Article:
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George R.R. Martin: At the top of his Game (of Thrones) Add to ...

In any other author interview, the question falls as naturally as rain. But when the author is George R.R. Martin, who has sold 15 million copies of his epic fantasy series, A Song of Ice and Fire, only the brave dare ask when the next instalment of the multi-volume saga might appear.

Make no mistake: Martin is an unusually genial genius, beloved by the industry for the attention he devotes to his "fan base" - that sine qua non of modern book marketing, of which his has become one of the largest and most impressive in all of fandom. But ask him when the next book is coming out and the line from Santa Fe, N.M., where the rumpled 62-year-old author lives with his wife Parris, briefly goes dead.

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To understand why is to enter one of the least likely quarters of modern fandom, an ominous region not unlike The Haunted Forest beyond The Shadow Tower of the Seven Kingdoms of Westeros, the medieval fantasy land where Martin's series plays out. The author discovered it by accident when he finished Book Four: A Feast for Crows, and, "in an excess of optimism," he admits ruefully, "said that the final volume would be out in a year."

A scene from HBO's adaptation of

As it happened, Book Five: A Dance with Dragons, due to appear in bookstores next week, took another six years to write. In the meantime, some of Martin's most ardent fans turned from impatient to downright nasty.

Rejecting the author's explanations as to why the densely populated, 1,016-page saga was taking longer than expected to write, skeptical fans began posting wild conspiracy theories on the author's blog and his website, Westeros.org, suggesting he was holding out for various nefarious reasons.

After being stamped out there, angry fans calling themselves GRRuMblers formed new online groups to harass him, including such blogs as Finish the Book, George, brimming with vituperation. The nadir, according to Martin, occurred when so-called fans suggested he might deny their pleasure by "pulling a Jordan" on them - referring to author Robert Jordan, who died before he was able to finish his Wheel of Time fantasy series.

Is this any way to treat the dean of the genre, a master storyteller dubbed "the American Tolkien" and recently named one of 100 most influential people in the world by Time magazine? Martin thinks not.

"I loved Lord of the Rings back in the 60s and like many millions of other people I was eagerly looking forward to The Silmarillion," Martin says. "But it never would have dawned on me to write to Professor Tolkien and say, 'You better hurry up with The Silmarillion before you die, old man.' What kind of cretin does that?"

The question has become less pressing with the release of A Dance with Dragons, the controversy replaced by a new online furor caused by fans posting plot spoilers gleaned from leaked copies of the book. ("If we find out who is responsible," Martin warned on his blog this week, "we will mount his head on a spike.")

But nothing now stands in the way of the sales juggernaut that promises to carry Martin in triumph through the summer of 2011, the prospects of his most eagerly awaited book boosted immeasurably by the success of HBO's lavish serial production of Game of Thrones, the first volume of the Westeros series.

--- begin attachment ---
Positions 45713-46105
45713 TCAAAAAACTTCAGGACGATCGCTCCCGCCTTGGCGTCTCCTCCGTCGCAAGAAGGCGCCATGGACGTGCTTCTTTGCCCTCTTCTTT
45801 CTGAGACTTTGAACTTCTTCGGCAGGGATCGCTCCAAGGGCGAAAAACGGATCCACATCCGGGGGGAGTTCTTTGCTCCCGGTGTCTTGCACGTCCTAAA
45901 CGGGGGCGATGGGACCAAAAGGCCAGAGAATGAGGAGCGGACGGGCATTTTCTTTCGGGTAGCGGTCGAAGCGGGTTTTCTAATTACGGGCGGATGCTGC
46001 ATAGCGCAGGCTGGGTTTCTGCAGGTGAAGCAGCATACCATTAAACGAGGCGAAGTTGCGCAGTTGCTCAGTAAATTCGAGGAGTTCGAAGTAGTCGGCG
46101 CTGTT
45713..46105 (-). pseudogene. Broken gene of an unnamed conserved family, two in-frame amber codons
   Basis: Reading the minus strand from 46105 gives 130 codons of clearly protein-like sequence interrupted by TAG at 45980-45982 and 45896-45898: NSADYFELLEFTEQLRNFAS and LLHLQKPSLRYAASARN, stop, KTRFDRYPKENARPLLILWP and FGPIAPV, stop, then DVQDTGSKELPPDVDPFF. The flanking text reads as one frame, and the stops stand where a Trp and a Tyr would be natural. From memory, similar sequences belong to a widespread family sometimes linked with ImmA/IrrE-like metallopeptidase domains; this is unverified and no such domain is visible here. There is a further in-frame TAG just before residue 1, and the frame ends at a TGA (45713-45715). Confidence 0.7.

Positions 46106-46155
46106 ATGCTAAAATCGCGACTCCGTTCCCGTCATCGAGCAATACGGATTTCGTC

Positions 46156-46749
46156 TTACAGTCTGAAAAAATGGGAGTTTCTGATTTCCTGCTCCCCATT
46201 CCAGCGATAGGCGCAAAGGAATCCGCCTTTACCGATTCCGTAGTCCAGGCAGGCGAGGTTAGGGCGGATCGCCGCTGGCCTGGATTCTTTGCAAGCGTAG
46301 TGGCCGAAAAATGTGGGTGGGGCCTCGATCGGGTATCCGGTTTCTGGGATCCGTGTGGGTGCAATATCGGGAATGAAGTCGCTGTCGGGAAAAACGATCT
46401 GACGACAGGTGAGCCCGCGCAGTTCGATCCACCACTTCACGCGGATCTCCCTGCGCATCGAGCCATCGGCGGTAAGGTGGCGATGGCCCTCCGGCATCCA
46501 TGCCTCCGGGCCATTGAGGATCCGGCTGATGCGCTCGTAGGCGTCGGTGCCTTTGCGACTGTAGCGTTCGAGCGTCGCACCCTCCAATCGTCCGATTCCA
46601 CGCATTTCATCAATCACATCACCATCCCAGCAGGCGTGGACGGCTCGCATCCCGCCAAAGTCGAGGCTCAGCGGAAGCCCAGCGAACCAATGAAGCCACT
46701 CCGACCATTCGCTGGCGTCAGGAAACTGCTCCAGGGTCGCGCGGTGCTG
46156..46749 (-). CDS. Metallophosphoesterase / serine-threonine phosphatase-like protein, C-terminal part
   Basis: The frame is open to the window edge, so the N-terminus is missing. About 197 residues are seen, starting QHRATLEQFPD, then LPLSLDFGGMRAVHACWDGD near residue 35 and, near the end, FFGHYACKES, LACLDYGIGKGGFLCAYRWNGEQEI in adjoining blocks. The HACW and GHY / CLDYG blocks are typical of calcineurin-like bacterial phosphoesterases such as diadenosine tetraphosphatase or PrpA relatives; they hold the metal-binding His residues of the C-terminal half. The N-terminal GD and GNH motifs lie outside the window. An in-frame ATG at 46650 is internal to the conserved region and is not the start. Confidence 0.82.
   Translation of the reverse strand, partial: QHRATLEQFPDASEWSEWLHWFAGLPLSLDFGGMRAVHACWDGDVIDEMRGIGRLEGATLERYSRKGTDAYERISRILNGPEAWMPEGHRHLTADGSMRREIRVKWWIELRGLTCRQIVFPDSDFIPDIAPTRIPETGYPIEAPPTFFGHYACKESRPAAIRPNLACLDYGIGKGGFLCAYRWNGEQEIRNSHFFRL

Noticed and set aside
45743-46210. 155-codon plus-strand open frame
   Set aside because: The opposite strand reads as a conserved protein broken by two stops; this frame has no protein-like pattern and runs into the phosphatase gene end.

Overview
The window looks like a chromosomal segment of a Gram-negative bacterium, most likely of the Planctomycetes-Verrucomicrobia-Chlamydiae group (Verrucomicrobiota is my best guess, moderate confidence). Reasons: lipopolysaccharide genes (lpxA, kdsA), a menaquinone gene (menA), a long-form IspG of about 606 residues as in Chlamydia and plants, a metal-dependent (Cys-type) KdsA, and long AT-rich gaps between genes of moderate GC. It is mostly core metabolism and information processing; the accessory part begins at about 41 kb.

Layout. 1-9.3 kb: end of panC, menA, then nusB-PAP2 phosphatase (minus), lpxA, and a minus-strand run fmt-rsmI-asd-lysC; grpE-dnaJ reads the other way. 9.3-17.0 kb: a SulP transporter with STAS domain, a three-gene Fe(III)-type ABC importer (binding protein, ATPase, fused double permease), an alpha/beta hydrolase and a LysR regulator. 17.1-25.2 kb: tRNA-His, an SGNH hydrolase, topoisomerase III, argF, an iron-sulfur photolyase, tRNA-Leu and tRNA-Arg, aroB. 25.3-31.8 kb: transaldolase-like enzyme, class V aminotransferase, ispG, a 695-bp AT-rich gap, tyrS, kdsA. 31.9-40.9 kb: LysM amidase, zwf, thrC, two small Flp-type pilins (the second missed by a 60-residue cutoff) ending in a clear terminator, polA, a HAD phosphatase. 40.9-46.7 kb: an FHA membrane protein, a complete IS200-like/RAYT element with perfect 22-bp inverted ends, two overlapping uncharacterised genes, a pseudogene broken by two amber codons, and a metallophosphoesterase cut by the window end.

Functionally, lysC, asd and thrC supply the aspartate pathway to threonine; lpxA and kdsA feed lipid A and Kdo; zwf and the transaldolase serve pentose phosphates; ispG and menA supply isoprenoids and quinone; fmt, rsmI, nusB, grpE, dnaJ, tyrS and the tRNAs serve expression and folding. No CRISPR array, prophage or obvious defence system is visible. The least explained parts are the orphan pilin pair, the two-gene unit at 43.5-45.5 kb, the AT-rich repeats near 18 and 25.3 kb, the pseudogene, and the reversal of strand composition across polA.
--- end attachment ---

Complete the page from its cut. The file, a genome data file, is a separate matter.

If anything, the success of the TV series is the sweeter triumph for Martin, who began his career writing for television but quit in frustration at the medium's limitations, having spent years developing shows that were never aired.

"I was getting the requisite dump trucks full of money, but it was not what I got into this business for," Martin says now. "When you tell a story you want someone to experience the story."

Confident he could find a publisher for novels, and eager to escape the conceptual limitations imposed by production budgets, Martin dreamed up Westeros and started to write A Game of Thrones. Fifteen years later, having sold five million books in the United States alone, the worm has turned.

"It's ironic that after five years of trying to get a show on the air - and not being able to - that the series of books I thought was completely too big and impossible to film is the thing that gets on the air," he says.

As with so many authors who have mastered the genre game, Martin simultaneously manages to transcend it. "With Ice and Fire I'm trying to do fantasy for people who don't normally like fantasy," he says. Critics applaud the depth of his characterizations and lack of cliché in books that are nonetheless replete with dwarves and dragons.

"I think all these stories are ultimately just stories, and these labels we put on them are just about the furniture," he says. "A good story is a good story. It doesn't matter if it's set in outer space or suburban Detroit or in the 14th century."

Like all classic fantasy novels, however, Martin's are stupendously long and complex: Originally planned as a trilogy, A Song of Ice and Fire has expanded into a promised seven volumes, the first five of which comprise more than 4,000 pages, which detail the intertwining exploits of almost as many different characters.

And the fans are already hungry for the next volume, to be titled The Winds of Winter. The old question is coming back.

"I finally answered the question with A Dance with Dragons and I don't get five minutes peace till they want to know about The Winds of Winter," Martin groans. But he's not really complaining - not at the pinnacle of success. "In retrospect, that's a good question to be asked," he admits. "It just shows that people want to read the books."

So when will Winter come? There is already a lively website devoted to the matter. It's a good question to ask.

"It'll be done when it's done," Martins says. End of conversation.

 

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